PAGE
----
Hot and Sour Soup-Meal

Friday, February 18, 2011

food painting for the vegetarian cookbook by Fiona Morgan

Tangy. Moreish. Thrifty. Easy.


Food painting artwork

30 x 30cm oil on linen. Hot and sour soup is all about achieving a balance of these two flavours. This piece is also all about the concept of balance, of getting multiple variables just right for your individual taste. A hair or balance spring represents this idea and I'm sure that you can figure out what the lemon and fire denote.

By the way, all the food painting artwork is available to own in the Official Art Store.


The meatless meals recipe

Hot and sour soup is a staple on Chinese restaurant menus around here and I love it. However, it is not very filling, being little more than a tasty broth. For a hungry person this is bad. Apparently it is often flavoured with blood. For a vegetarian or anyone squeamish this is super bad. Due to both of these issues I devised, long ago in my student days, this cheap, quick, filling and animal friendly version that I could make at home in a gigantic pot and live on for days. I hope you like it as much as I do.
6 cups water
a coriander plant (at least 15g including leaves, stalks and clean roots)
3cm / 10g fresh ginger, sliced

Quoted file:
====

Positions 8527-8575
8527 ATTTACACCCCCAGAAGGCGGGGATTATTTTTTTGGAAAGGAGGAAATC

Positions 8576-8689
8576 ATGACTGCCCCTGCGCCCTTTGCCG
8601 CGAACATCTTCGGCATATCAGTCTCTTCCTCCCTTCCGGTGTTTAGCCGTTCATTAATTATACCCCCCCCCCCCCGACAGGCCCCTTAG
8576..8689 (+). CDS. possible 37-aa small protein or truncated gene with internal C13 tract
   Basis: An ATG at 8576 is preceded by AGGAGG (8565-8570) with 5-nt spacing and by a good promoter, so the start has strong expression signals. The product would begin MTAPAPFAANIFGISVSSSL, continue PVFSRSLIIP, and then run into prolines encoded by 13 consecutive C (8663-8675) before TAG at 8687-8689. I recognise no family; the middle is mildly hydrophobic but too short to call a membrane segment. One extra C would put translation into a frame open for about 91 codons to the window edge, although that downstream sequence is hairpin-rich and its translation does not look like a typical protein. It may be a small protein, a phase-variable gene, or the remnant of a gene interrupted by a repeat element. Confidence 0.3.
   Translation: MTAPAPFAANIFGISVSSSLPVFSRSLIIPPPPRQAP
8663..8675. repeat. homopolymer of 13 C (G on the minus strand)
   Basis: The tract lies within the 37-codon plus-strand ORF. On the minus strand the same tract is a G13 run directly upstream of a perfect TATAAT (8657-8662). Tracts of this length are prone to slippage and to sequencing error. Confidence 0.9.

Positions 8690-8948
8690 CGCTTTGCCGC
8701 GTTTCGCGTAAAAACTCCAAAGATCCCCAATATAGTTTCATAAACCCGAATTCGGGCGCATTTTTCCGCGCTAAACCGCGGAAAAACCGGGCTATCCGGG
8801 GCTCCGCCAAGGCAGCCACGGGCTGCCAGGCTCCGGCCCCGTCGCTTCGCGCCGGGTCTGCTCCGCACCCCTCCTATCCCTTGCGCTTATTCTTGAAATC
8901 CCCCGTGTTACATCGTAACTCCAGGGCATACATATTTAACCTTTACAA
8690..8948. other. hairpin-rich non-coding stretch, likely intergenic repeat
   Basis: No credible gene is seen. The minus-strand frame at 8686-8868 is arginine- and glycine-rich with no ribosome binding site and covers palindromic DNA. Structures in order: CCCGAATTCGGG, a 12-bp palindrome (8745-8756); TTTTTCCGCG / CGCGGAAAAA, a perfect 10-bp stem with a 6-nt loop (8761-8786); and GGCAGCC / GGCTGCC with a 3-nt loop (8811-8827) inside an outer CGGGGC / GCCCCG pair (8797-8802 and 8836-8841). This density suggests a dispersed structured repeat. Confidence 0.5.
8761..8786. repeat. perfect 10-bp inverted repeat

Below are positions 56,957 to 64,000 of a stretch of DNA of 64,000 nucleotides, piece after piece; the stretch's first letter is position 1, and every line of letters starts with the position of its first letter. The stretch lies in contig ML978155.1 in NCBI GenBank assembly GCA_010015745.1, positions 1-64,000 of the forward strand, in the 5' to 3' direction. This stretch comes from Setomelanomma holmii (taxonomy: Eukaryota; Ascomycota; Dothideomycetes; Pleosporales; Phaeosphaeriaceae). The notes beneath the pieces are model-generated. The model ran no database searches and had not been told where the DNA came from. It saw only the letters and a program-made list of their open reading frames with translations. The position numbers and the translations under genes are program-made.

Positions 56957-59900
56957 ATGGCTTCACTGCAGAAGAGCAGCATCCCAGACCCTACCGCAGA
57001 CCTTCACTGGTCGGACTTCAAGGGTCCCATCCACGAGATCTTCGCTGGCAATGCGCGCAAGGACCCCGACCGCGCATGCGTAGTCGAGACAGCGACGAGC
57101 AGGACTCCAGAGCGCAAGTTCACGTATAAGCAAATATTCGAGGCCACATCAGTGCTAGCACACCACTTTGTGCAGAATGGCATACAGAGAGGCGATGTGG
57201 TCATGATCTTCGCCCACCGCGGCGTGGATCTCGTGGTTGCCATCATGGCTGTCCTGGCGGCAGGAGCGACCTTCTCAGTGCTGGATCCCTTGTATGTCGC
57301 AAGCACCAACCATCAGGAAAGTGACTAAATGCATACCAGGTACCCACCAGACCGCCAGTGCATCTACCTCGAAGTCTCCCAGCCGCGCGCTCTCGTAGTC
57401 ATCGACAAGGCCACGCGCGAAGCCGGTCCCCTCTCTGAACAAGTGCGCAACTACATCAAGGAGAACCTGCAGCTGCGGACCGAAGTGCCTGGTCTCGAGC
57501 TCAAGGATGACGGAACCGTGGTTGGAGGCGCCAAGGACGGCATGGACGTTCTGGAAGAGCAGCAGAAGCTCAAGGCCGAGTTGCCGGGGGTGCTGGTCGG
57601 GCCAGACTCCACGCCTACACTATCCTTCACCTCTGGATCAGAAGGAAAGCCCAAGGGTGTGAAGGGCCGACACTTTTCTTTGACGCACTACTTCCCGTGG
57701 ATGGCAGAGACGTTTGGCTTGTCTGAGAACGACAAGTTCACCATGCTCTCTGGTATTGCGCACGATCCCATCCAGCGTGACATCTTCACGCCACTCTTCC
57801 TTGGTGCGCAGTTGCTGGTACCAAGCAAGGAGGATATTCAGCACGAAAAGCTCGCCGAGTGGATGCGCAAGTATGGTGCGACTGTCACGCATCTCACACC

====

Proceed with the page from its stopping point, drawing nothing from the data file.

2 teaspoons salt
1 carrot, chopped or sliced
8 closed cup button mushrooms, halved or quartered
about 180g tofu, cubed
2 teaspoons fresh grated ginger
1 tablespoon cornflour
2 tablespoons soy sauce
2 tablespoons sesame oil
about 230g bamboo shoots
approx 125g dry asian noodles
3 spring onions, chopped
3 tablespoons white wine vinegar, to taste
1 1/2 teaspoons white pepper powder, to taste

Put the water, coriander, salt, carrot and ginger slices in a large pot and simmer, lid on, for 20 minutes.
Remove ginger and coriander roots.
Add mushroom, tofu, bamboo shoots, grated ginger and simmer until mushrooms are cooked.
Add your choice of noodles and keep simmering until these are cooked.
In a mug or similar, mix cornflour, soy sauce and sesame oil until all the lumps are gone.
Add this to the soup. Stir until it thickens.
Add spring onions.
Add the pepper and vinegar a little at a time, until the dish suits your taste. I recommend adding the vinegar first until it is pleasantly sour, and then adding the pepper until the heat is right for you.

This feeds 3.


More vegetarian cookbook goodies

Need help with conversions? Download this handy dandy pdf of cooking conversion charts for every cooking measuring system I could find. It should make your life easier.

Want to check out more vegetarian dinner recipes? They're all in the Table of Contents.

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